Products made from recycled cardboard and adhesive can actually seal an animal's mouth shut if the animal chews on it or tries to eat it.
A river otter and brown bear both had their mouths "glued" shut from chewing on cardboard products that contained adhesive material. Both made a full recovery after medical care under anesthesia.

Use great care when putting food on non-food items. Putting wet food (like honey, peanut butter, jelly etc.) on items like paper, cardboard and cloth can tempt the animal to ingest the item.

Toxins, Irritants, and Disease Causing Material

Disinfect "toys" between each use, make sure they are rinsed well.

Sterilize snake skins intended for enrichment by freezing or autoclaving prior to use since skins often come into contact with fecal material.

Make sure all feces, feathers, hair, wool, snake skins etc. used for enrichment come from a healthy, parasite free, animal.

For scent enrichment, urine is a safer option than feces, especially if it has dried.
Can also rub an object on one animal and give it to another animal for scent enrichment.

Use caution with scents. Some strong scents such as cayenne pepper and perfume can irritate mucus membranes or cause a bad physical reaction. Only use a very small amount of perfume (one drop or spritz), preferably outside and put it on an item that can be removed if necessary.

Do not give browse, feces, bedding etc. from beavers or rabbits to other animals because of possible transmission of tularemia.

Do not give browse, feces, bedding etc. from bobcats or cougars to other animals because of possible transmission of toxoplasmosis.
Observe Animals with New Items

When giving any animal an enrichment item for the first time always watch the animal with the new item for a while to see how the animal reacts to it and what the animal does with it.

After observing the animal for a while, if there are no indications of problems, you can leave the animal with the new item but come back and check on the animal periodically.

Don't leave a new enrichment item with an animal overnight until the animal has had it on several occasions and the item is considered safe.


PVC and ABS

PVC is Polyvinyl Chloride
ABS is Acrylonitrile-Butadiene-Styrene Copolymer

PVC is white. ABS is black.
Both are commonly used to make enrichment devices.

PVC is generally considered safe as long as the enrichment device is made properly and has been examined for damage and wear prior to use.

ABS is cheaper but may leach toxic materials into water. In some cities ABS can not be used for drinking water, only to remove waste water.

Escape Hazard

Make sure animals cannot use enrichment items as a bridge for escape.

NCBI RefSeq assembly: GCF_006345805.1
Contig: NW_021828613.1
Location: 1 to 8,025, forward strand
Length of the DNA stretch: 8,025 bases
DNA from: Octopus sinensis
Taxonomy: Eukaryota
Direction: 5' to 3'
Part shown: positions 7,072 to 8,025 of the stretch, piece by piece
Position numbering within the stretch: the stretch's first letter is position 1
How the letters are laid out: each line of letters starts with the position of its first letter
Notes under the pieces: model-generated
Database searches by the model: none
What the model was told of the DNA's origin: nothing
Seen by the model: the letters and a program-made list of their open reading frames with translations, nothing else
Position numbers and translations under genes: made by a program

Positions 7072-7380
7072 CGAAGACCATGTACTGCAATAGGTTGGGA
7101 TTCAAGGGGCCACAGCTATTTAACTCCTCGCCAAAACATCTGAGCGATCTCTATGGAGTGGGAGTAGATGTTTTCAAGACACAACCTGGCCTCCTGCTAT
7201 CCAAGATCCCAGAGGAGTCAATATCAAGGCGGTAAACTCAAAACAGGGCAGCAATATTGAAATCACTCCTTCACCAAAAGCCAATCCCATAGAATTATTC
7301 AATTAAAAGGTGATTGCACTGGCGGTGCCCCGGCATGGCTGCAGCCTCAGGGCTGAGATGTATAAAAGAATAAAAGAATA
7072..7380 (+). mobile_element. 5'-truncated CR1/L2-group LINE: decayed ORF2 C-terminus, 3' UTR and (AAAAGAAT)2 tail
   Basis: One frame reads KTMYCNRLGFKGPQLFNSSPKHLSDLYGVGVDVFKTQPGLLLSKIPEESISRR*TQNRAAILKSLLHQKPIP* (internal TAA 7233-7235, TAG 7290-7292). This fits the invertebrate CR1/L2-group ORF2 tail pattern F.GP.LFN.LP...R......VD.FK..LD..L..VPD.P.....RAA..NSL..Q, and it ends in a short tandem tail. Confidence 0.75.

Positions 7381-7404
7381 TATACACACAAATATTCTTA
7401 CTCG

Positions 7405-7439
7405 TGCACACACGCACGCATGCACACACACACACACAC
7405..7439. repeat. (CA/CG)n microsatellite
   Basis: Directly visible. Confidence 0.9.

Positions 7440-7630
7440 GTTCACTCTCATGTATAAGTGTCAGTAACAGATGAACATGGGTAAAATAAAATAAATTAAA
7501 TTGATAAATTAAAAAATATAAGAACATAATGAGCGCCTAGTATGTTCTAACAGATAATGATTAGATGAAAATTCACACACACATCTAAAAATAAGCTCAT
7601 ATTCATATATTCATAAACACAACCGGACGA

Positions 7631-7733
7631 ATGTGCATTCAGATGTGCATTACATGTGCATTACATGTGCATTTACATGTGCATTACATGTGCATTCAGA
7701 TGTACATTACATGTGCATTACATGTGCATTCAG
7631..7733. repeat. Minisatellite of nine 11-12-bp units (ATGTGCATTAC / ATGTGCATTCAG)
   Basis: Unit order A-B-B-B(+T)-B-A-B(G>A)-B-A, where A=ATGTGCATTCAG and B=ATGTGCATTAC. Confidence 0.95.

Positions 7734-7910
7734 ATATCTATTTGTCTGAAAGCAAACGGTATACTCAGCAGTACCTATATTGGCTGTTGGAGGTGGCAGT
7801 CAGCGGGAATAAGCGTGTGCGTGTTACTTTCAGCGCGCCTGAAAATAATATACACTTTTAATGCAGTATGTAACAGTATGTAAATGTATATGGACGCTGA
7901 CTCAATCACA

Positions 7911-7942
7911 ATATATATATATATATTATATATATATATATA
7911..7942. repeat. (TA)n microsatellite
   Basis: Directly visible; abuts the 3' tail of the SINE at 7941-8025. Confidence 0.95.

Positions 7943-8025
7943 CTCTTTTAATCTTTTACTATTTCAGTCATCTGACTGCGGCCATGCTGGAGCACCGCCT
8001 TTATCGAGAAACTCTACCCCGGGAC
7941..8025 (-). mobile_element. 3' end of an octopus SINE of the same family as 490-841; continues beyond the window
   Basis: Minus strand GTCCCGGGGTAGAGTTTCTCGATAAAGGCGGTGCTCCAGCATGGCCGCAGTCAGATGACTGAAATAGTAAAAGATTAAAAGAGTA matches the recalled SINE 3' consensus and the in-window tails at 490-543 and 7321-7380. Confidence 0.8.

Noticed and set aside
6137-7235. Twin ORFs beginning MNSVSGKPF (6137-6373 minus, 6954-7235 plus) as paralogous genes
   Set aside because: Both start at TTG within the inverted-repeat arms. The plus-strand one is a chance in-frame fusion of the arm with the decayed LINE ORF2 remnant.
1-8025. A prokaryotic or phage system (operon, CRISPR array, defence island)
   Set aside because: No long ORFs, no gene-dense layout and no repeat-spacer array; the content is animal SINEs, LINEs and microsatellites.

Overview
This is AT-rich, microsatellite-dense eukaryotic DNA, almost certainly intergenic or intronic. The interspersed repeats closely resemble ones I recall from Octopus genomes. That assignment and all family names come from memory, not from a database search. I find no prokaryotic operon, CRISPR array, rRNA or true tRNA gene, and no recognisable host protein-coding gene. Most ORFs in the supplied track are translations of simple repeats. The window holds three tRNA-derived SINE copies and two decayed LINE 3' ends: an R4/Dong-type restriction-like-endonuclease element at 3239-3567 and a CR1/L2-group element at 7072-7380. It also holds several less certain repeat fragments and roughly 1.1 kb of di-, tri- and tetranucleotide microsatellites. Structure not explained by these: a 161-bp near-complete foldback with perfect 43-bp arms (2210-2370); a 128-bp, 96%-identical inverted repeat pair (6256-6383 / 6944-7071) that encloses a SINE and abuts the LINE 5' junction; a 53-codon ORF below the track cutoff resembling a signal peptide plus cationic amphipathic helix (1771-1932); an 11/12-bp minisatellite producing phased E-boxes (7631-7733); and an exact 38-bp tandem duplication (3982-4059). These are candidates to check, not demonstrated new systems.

Use caution with items such as branches, logs, and trees.
Other Potential Hazards Related to Enrichment

Toys or parts of toys might be swallowed and cause choking or asphyxiation.
Enrichment foods fed in excess can cause obesity, diarrhea, bloating and other
health issues.
Items can cause competition or aggression between animals.
Clothing, towels, burlap, rope, hair etc if eaten can cause impaction.
Fibers, burlap and fabric can cause constriction injuries to fingers and toes.
Rawhides, pig ears, bones and other items can cause digestive issues.
Bones and other hard objects can chip or crack teeth.
Excessive enrichment stimuli can cause stress.
Don't give a lot of enrichment to animals being taken out on programs often.
Natural substrates can harbor parasites, bacteria, viruses, and fungal organisms.
Metal hardware like screws and nuts can come loose and cause heavy metal
toxicity if eaten.
Carcases, raw meat and other raw foods can carry food-borne pathogens.
i.e. salmonella
Remove items like tape, stickers, staples etc from boxes and such.
Live fish are potential carriers for disease.
Remove uneaten enrichment food before spoilage occurs.

Planning: good enrichment requires knowledge, thought, time and often creativity.













S.P.I.D.E.R. :A Concept Developed by Disney's Animal Kingdom

S
etting Goals: Which behaviors are to be encouraged or discouraged? Know the animal's natural history and personal history.

P
lanning: What new items do we want to give? Which animals are to get them? What resources are available? Who needs to approve the new items? How will the items be constructed or acquired?

I
mplementing: Who will give the item, at what time, how often, for how long, who will monitor the animal? Have a plan to remove the item if necessary (usually more necessary with dangerous animals).

D
ocumenting: How and what to document? How detailed to you want to be? How did the animal interact with the item, in what way and for how long? Did animal show any aggressive behavior? Any safety concerns?

E
valuating: Evaluate the data. Was goal achieved? Are there times the animal used items more? What type of presentation worked best?

R
eadjusting: Refine and improve. Does something need done differently?
Some Goals of Enrichment

Increase the diversity of an animal's behavior
i.e. foraging, playing, climbing, exploration, locomotion, nest building, digging
The more diverse behaviors exhibited by an animal that will eventually be released the better it's ability will be to cope with challenges in the wild.